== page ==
# Subsequence of strings

I implemented a python function that returns the longest common subsequence of 2 strings. Now, I'd like to implement a function that returns the longest common subsequence of any number of strings.

I found this help for 3 strings:

``````dp[i, j, k] = / 1 + dp[i - 1, j - 1, k - 1] if A[i] = B[j] = C[k]
\ max(dp[i - 1, j, k], dp[i, j - 1, k], dp[i, j, k - 1]) otherwise
``````

But I don't really understand this hint. So, I'd be thankful if anybody could help me. Best regards, Mark

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if this is homework, please use the `homework` tag, thanks! –  ninjagecko May 23 '12 at 21:28
By "found help" do you mean stackoverflow.com/questions/4705276/…? –  Ben May 23 '12 at 21:29
@ninjagecko: No, it's just a problem I'm interested in. –  MarkF6 May 23 '12 at 22:03
@Ben: Exactly :) –  MarkF6 May 23 '12 at 22:03

The LCS problem is NPComplete for an unbound number of string n. meaning, there is no known polynomial algorithm capable of solving this. Also meaning that you can drop the DP solution :p

Here's a link to an heuristic method to approximate the LCS of multiple strings.

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Thanks a lot :) –  MarkF6 May 23 '12 at 22:05

You could do this in `O(N log(N))` time (where N is combined length of sequences) by doing something akin to a binary search with a rolling hash.

Note that the length of the longest possible common sequence is the length of the smallest sequence, `smallestLength`. Proceed as follows:

Initialization:

• assume the length of the longest common subsequence (which we call `a`) is `a` = `smallestLength/2`

Algorithm:

• `iteration_number += 1`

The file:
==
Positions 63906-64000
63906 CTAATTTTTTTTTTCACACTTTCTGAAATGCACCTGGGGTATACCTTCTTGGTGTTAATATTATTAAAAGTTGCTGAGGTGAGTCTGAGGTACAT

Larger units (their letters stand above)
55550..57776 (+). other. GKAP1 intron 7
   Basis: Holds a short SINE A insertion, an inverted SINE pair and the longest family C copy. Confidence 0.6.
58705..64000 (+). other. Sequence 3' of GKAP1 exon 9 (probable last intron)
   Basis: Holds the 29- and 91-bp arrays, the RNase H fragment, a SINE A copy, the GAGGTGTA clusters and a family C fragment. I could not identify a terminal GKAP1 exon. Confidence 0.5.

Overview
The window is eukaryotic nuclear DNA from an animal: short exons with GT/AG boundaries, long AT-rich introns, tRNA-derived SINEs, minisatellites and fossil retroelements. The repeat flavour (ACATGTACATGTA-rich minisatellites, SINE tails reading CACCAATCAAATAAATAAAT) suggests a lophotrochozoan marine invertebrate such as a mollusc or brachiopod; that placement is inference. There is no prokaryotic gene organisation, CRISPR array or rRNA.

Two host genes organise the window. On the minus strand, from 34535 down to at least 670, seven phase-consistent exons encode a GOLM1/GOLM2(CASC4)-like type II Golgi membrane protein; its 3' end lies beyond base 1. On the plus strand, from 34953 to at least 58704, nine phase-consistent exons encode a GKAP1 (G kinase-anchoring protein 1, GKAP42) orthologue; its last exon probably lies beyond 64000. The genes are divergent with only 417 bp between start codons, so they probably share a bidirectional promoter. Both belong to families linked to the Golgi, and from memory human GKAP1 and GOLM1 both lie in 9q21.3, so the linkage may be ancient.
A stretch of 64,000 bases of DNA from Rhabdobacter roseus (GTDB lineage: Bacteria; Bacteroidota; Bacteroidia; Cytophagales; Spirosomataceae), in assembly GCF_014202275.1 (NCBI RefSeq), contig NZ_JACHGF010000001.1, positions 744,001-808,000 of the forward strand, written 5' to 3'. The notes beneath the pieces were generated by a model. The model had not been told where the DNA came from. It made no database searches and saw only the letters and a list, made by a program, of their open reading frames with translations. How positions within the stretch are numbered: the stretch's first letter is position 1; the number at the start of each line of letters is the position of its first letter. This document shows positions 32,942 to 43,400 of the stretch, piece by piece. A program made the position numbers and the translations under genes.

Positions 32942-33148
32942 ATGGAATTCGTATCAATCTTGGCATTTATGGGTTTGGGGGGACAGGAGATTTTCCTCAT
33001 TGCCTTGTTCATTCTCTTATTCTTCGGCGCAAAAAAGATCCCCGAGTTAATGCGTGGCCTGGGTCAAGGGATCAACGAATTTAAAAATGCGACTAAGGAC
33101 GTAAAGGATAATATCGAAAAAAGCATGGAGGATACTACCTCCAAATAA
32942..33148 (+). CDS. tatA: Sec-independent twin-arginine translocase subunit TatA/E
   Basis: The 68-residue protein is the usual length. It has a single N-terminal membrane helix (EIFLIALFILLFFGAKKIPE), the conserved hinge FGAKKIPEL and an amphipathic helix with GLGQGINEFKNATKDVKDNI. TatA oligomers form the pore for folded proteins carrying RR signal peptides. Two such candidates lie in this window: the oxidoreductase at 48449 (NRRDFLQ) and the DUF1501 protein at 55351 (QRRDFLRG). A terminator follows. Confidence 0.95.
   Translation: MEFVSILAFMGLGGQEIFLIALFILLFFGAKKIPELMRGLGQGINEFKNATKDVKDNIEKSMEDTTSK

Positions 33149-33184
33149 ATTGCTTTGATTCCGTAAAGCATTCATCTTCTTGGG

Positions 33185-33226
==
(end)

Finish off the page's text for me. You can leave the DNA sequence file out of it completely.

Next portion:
• scan through all lists (in parallel if you want!) and perform a rolling hash; this will generate len(list)-(a-1) hashes for each list
• insert all the hashes into a set data structure (one set per list) to achieve O(1) lookup time
• check to see if any of the hashes collide (take the intersection of all the sets): if there are one or more collisions, manually confirm that there is an `a`-length subsequence common subsequence in those positions, since the hashes might be wrong (though this will never occur in practice if you choose a sufficiently fine hash)
• did you find a shared sequence?
• if you find such a sequence, repeat the above steps, but increase the assumed length like you would in binary search (add `smallestlength/2**iteration_number`)
• if you don't find such a sequence, repeat the above steps, but decrease the assumed length like you would in a binary search (subtract `smallestlength/2**iteration_number`)
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Did I... just find an O(numseq*seqlen log(numseq*seqlen)) solution to an algorithm that Wikipedia only has an exponential O(numseq*(seqlen^numseq)) solution to, and claims is NP-hard?... –  ninjagecko May 23 '12 at 21:50
Indeed :) assuming it is correct :p –  lcfseth May 23 '12 at 21:52
@all Thanks a lot! –  MarkF6 May 23 '12 at 22:04
Ah no, this is only an algorithm to find the en.wikipedia.org/wiki/Longest_common_substring_problem ; this is different from the en.wikipedia.org/wiki/Longest-common_subsequence_problem (a subsequence of `abcde` might for example be `b,d,e`, whereas a substring must be continuous, e.g. `bcd`) –  ninjagecko May 23 '12 at 23:42
In fact: There's a difference between subsequence and substring. Example for subsequence: "Hello", "Lopez" --> "e, o" Example for substring: "Hello", "Lopez" --> "" –  MarkF6 May 24 '12 at 8:05